Iron & Wine has announced his return to Dublin for a fully seated performance at the Olympia Theatre on Monday 14 March. Tickets for this very special intimate performance are priced €27.50 inclusive of booking fee and on sale this Thursday 28 October at 9am from Ticketmaster outlets and online at www.ticketmaster.ie
The last that we heard from Iron and Wine was the six songs comprising Woman King released in 2005. (This doesn’t include the collaborative In the Reins EP which featured songs by Iron and Wine’s Sam Beam and performances by both Iron and Wine and Calexico together.) What distinguished Woman King from its predecessors was the deepening integration of spiralling, dense opuses (“Gray Stables,” “Evening on the Ground (Lilith’s Song)”) with intimate confessionals (“Jezebel,” “My Lady’s House”).
On The Shepherd’s Dog this integration is complete. Compositionally, it is Iron and Wine’s most ambitious and accomplished recording to date. It’s also the most satisfying.
While many of us learned of Iron and Wine by way of Sam Beam’s tender and spare rendering of The Postal Service’s “Such Great Heights” on the Garden State soundtrack, those who dug deeper discovered a classic American tunesmith with a precocious musical signature. Songs like “Lion’s Mane,” “Jesus the Mexican Boy” and “Naked as We Came” are remarkable demonstrations of craft; musically memorable, lyrically evocative and casually atmospheric.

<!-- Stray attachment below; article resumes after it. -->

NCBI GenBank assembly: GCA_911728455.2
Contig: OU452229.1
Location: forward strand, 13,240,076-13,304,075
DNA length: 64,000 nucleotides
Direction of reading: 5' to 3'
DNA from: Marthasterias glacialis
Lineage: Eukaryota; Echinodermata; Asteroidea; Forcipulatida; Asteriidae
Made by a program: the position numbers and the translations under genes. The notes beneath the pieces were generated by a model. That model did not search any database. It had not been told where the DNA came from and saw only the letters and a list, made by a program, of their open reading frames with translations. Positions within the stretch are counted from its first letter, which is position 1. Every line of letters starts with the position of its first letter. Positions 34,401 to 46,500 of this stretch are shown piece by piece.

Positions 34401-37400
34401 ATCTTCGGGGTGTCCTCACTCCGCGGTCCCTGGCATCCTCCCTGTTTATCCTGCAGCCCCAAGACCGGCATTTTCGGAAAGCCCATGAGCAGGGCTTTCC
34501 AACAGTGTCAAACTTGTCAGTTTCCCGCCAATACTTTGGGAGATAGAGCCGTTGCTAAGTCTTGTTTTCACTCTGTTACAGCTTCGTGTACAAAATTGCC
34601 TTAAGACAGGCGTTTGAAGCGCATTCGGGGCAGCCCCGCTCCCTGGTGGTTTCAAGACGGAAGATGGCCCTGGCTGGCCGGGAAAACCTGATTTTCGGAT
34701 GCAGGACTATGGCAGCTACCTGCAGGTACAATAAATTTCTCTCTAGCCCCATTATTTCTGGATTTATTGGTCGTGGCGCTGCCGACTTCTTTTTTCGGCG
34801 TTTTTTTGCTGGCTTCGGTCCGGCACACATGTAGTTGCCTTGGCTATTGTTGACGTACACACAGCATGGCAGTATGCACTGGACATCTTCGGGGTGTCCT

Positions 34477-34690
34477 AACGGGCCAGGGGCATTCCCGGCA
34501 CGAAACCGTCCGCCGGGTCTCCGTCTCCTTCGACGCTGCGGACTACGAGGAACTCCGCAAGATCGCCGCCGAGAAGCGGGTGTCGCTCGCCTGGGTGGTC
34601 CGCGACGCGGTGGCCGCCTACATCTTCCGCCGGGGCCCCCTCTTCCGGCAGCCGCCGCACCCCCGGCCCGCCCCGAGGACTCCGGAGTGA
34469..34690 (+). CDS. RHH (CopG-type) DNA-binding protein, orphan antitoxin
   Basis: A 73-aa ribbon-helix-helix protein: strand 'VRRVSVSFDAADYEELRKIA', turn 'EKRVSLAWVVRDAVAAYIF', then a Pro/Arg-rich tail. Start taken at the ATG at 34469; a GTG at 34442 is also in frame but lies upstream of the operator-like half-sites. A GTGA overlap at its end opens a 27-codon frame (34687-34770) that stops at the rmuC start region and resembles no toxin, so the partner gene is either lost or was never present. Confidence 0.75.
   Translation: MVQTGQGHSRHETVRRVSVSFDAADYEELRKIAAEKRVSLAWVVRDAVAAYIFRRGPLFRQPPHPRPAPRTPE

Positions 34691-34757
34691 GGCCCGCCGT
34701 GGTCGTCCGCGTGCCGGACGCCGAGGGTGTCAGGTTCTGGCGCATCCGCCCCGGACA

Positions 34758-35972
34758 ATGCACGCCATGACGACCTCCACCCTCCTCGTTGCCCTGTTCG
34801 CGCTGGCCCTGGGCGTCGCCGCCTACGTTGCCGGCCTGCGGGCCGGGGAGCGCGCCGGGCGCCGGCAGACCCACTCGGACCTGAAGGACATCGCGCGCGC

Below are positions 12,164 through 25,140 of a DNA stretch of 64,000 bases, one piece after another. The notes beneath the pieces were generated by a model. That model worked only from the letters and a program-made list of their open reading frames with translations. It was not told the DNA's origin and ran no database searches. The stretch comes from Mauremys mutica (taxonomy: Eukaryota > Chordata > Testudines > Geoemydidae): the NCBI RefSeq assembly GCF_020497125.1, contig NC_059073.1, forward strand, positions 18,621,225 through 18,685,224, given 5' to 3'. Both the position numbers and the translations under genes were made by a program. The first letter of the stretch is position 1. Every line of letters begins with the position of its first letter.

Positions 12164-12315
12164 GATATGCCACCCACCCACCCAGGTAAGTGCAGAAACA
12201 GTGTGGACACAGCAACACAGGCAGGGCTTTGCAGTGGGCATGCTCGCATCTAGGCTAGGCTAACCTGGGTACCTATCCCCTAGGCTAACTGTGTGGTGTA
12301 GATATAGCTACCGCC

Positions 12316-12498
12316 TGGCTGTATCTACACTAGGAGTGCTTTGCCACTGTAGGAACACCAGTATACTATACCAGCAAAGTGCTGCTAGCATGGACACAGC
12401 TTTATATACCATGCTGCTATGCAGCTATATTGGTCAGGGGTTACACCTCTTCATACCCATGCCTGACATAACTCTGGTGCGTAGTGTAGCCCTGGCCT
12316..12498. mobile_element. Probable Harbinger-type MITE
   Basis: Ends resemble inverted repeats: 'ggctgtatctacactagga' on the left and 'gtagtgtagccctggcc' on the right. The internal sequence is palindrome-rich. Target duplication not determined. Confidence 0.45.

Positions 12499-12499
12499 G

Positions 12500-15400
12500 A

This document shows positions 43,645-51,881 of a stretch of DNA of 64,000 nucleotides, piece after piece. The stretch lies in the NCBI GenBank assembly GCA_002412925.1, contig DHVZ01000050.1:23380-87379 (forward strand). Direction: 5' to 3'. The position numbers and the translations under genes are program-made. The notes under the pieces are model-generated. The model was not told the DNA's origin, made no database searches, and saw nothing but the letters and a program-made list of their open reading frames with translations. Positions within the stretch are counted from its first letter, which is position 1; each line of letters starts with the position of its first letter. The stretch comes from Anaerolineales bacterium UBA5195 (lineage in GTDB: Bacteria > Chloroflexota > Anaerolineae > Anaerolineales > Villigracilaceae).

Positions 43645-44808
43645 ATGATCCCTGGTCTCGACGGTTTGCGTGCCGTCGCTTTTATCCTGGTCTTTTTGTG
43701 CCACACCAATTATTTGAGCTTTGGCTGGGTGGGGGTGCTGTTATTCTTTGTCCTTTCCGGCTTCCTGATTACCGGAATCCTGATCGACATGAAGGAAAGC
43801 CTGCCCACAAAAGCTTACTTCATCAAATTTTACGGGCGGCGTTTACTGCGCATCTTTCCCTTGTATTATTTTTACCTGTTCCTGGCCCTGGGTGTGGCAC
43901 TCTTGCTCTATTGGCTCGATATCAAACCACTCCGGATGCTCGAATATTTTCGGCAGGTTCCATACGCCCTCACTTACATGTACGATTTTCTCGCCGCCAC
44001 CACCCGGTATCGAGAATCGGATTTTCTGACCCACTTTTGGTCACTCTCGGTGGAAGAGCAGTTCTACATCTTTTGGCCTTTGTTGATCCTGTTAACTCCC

In conversations with Sam while mixing The Shepherd’s Dog, he confessed to finding spiritual inspiration in Tom Waits’ pièce de résistance, Swordfishtrombones, an album where said artist upended his previous strategies and forged a new musical language for himself.
While sounding nothing like Waits’ 1983 release, The Shepherd’s Dog succeeds in accomplishing a similar cathartic recasting of the artist’s intentions. The arrangements are kaleidoscopic and rich. “White Tooth Man” rocks with a desperate, menacing intensity while “Boy with a Coin,” the album’s first single, is darkly playful with a handclap hook tumbling under its cascading melody.
The whole album breathes. Its seductive rhythms percolate and undulate, from the Psych-Bhangra-redux of “Pagan Angel and a Borrowed Car” to the album’s last dance—a waltz—”Flightless Bird, American Mouth.” And there’s nary a trapkit on the whole album!
“Resurrection Fern,” a staple of Iron and Wine’s live performances, is given a sombre, elegant treatment here while my two personal favourites, “Wolves (Song of the Shepherd’s Dog)” and “Carousel,” summon, in their respective ways, a vivid otherworldliness. Taken as a whole, The Shepherd’s Dog is informed by a sensuality that brings a dreamscape to life. —Jonathan Poneman, May 2007
The Shepherd’s Dog was recorded by Sam with the assistance of long time producer Brian Deck and engineer Colin Studebaker. The album was conceived in various phases, mostly in Sam’s home studio outside of Austin, Texas. It was mixed and completed at Engine Studios, Chicago, Illinois.